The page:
Inspired by Ernest Cole’s exhibition — documenting life under apartheid in the 1960’s — this series looks at life under democracy. The resulting series began in March 2011 and consists of vibrant daily reflections, shot in passing, with the simple motivation of noticing what is. In the course of bearing testament to the lives of fellow South Africans, people, events and objects became contemplative essays, manifestations of how the issues making front-page news permeate and become reality. The process for capturing these images was integral to maintaining an intrinsic honesty within each frame; instead of using bulky professional cameras, a technically undemanding cellphone camera is used. The resulting interaction between the subject and photographer is mostly informal and unobtrusive. Ironically, though produced relying on the latest technology, the requirement for these works go back to the fundamental principle of traditional photography — that of composition and engagement. The intermingling of contemporary practice and traditional precepts within this method of image- making echo a similar theme of the works, which alludes to the fact that as much as things change, they also remain the same.
About the Artist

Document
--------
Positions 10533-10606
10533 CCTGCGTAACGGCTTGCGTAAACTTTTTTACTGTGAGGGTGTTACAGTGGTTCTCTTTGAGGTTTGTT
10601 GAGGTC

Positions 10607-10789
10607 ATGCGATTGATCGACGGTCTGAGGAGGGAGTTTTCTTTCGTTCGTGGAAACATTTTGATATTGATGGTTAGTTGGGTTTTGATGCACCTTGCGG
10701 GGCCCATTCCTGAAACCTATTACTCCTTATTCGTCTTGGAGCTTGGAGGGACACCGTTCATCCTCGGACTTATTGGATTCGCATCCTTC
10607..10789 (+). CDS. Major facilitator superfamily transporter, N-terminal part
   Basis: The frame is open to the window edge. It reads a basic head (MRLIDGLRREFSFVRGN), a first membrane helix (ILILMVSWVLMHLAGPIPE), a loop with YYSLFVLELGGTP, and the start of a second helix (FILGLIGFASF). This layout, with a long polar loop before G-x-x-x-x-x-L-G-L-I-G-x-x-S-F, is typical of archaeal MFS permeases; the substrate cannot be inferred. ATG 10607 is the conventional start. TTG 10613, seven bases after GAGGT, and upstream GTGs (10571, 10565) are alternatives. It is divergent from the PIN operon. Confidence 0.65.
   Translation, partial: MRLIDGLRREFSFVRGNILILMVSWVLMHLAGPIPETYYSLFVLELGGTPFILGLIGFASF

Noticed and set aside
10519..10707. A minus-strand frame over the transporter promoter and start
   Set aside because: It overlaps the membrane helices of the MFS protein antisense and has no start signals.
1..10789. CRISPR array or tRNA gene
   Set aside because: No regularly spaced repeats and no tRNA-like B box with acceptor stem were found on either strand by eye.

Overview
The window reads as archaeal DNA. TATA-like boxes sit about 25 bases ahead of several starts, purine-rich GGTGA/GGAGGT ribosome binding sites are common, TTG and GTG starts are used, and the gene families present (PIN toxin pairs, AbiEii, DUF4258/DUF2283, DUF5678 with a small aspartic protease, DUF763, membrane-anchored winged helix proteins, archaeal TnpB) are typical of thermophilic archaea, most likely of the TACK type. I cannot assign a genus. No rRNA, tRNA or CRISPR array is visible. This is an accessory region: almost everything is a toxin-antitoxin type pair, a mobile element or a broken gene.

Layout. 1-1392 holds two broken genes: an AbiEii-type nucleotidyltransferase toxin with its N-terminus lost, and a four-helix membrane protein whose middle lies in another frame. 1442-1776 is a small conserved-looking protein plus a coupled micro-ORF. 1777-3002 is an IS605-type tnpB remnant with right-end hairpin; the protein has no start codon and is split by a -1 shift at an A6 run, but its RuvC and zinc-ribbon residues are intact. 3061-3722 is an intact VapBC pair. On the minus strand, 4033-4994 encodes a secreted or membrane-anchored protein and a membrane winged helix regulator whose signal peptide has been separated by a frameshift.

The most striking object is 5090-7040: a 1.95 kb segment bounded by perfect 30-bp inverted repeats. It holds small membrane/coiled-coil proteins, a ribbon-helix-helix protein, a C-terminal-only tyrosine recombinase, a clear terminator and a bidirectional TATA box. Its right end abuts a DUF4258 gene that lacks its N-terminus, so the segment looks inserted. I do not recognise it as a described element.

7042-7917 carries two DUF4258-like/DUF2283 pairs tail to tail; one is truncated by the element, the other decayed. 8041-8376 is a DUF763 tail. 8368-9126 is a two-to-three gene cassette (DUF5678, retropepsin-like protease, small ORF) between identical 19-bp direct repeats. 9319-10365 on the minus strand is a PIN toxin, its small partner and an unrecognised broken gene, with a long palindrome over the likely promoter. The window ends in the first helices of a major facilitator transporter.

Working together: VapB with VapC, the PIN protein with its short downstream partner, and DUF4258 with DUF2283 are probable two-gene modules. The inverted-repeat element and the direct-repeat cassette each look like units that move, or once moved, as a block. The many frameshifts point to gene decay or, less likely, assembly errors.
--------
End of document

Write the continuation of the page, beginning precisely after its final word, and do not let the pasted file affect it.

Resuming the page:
Dale Yudelman (South Africa, b.1958) is a photographer born in Johannesburg. Inspired by his creative parents, he began photography at a young age under the tutelage of his father. In 1979, barely out of his teens, he became a staff photographer for The Star Newspaper. In 1986 he moved to London and later Los Angeles, working as a freelance photographer for various newspapers and magazines, returning to a newly democratic South Africa in 1996. A number of projects followed, including “I am…”, a portrayal of the ongoing plight of refugees in South Africa. He was recently named as the winner of the inaugural Ernest Cole Award — the country’s most prestigious prize for social documentary photography. Yudelman’s work is a consequence of a studied eye, brokered over thirty years of incessant image making. Enthralled with the many aspects, nuances and dimensions of reality — his images are a manifestation of how modern photography is able to escape the bounds of the ‘record’ — creating an authentic and evocative account of recent times.